• 41.
    Starokozhko, Viktoriia
    et al.
    Division of Pharmacokinetics Toxicology and Targeting, Groningen Research Institute for Pharmacy, University of Groningen, The Netherlands.
    Vatakuti, Suresh
    Division of Pharmacokinetics Toxicology and Targeting, Groningen Research Institute for Pharmacy, University of Groningen, The Netherlands.
    Schievink, Bauke H.
    Department of Clinical Pharmacy and Pharmacology, University of Groningen, University Medical Center Groningen, The Netherlands.
    Merema, Marjolijn T.
    Division of Pharmacokinetics Toxicology and Targeting, Groningen Research Institute for Pharmacy, University of Groningen, The Netherlands.
    Asplund, Annika
    Högskolan i Skövde, Institutionen för biovetenskap. Högskolan i Skövde, Forskningscentrum för Systembiologi.
    Synnergren, Jane
    Högskolan i Skövde, Institutionen för biovetenskap. Högskolan i Skövde, Forskningscentrum för Systembiologi.
    Aspegren, Anders
    Takara Bio Europe AB, Gothenburg, Sweden.
    Groothuis, Geny M. M.
    Division of Pharmacokinetics Toxicology and Targeting, Groningen Research Institute for Pharmacy, University of Groningen, The Netherlands.
    Maintenance of drug metabolism and transport functions in human precision-cut liver slices during prolonged incubation for 5 days2017Inngår i: Archives of Toxicology, ISSN 0340-5761, E-ISSN 1432-0738, Vol. 91, nr 5, s. 2079-2092Artikkel i tidsskrift (Fagfellevurdert)
    Abstract [en]

    Human precision-cut liver slices (hPCLS) are a valuable ex vivo model that can be used in acute toxicity studies. However, a rapid decline in metabolic enzyme activity limits their use in studies that require a prolonged xenobiotic exposure. The aim of the study was to extend the viability and function of hPCLS to 5 days of incubation. hPCLS were incubated in two media developed for long-term culture of hepatocytes, RegeneMed(®), and Cellartis(®), and in the standard medium WME. Maintenance of phase I and II metabolism was studied both on gene expression as well as functional level using a mixture of CYP isoform-specific substrates. Albumin synthesis, morphological integrity, and glycogen storage was assessed, and gene expression was studied by transcriptomic analysis using microarrays with a focus on genes involved in drug metabolism, transport and toxicity. The data show that hPCLS retain their viability and functionality during 5 days of incubation in Cellartis(®) medium. Albumin synthesis as well as the activity and gene expression of phase I and II metabolic enzymes did not decline during 120-h incubation in Cellartis(®) medium, with CYP2C9 activity as the only exception. Glycogen storage and morphological integrity were maintained. Moreover, gene expression changes in hPCLS during incubation were limited and mostly related to cytoskeleton remodeling, fibrosis, and moderate oxidative stress. The expression of genes involved in drug transport, which is an important factor in determining the intracellular xenobiotic exposure, was also unchanged. Therefore, we conclude that hPCLS cultured in Cellartis(®) medium are a valuable human ex vivo model for toxicological and pharmacological studies that require prolonged xenobiotic exposure.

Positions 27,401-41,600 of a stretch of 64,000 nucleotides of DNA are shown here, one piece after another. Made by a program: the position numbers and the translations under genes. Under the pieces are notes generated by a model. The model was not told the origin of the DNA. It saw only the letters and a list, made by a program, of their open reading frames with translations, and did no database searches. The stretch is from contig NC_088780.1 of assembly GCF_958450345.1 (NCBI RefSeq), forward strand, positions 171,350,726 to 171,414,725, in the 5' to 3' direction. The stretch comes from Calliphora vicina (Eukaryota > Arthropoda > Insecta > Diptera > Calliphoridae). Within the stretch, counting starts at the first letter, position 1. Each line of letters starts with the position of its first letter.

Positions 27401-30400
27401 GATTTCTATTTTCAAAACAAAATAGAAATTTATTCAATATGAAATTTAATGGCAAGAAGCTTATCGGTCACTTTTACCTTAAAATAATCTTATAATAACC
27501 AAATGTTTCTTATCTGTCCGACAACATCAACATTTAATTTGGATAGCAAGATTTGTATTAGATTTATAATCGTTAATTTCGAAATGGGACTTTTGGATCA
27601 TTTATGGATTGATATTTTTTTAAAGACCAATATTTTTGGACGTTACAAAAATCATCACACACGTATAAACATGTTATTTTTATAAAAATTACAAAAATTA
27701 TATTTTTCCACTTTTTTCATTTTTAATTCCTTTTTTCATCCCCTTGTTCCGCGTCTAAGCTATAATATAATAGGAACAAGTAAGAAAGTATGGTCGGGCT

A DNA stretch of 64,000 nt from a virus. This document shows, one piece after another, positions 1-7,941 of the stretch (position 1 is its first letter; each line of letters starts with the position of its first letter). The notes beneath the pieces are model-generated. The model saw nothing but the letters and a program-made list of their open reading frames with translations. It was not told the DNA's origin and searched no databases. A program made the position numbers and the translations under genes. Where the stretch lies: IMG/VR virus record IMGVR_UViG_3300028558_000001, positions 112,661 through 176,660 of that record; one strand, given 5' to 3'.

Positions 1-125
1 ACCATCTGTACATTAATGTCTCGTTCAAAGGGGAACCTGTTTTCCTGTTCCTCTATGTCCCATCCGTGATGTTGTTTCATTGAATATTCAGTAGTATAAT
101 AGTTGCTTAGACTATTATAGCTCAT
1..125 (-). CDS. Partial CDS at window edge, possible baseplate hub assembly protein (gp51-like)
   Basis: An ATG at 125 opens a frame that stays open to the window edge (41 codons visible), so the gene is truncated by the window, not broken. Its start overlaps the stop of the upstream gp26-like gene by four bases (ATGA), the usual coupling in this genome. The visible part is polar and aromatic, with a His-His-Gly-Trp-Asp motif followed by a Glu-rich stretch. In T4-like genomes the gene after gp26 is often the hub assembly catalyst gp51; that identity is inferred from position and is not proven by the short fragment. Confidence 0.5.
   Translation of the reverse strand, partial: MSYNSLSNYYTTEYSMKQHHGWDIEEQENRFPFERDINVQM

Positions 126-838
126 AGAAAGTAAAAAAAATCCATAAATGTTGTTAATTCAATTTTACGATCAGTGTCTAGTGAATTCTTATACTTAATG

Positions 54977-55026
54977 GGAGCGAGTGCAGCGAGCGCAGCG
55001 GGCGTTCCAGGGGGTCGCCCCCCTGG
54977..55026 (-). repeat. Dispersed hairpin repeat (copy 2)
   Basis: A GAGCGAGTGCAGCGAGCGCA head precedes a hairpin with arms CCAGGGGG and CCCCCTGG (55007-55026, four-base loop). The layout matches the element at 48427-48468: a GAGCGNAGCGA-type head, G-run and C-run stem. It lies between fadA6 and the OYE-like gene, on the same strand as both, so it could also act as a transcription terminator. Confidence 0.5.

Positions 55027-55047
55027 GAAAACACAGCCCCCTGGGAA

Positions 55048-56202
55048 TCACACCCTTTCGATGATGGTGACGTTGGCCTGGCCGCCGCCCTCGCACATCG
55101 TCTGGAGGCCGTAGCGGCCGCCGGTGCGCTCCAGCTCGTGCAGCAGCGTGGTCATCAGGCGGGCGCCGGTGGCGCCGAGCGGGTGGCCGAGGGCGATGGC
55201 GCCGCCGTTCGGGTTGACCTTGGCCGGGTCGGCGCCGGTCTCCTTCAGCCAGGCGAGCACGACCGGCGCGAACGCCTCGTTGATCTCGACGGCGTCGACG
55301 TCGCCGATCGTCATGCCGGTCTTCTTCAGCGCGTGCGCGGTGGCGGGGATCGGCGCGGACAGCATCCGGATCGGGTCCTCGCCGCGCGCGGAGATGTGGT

Fulltekst (pdf)
    fulltext
  • 42.
    Stenberg, Johan
    et al.
    Department of Clinical Chemistry and Transfusion Medicine, Institute of Biomedicine, The Sahlgrenska Academy at the University of Gothenburg, Gothenburg, Sweden.
    de Windt, Tommy S.
    Department of Orthopaedics, University Medical Center Utrecht, Utrecht, the Netherlands.
    Synnergren, Jane
    Högskolan i Skövde, Institutionen för biovetenskap. Högskolan i Skövde, Forskningscentrum för Systembiologi.
    Hynsjö, Lars
    Department of Clinical Chemistry and Transfusion Medicine, Institute of Biomedicine, The Sahlgrenska Academy at the University of Gothenburg, Gothenburg, Sweden.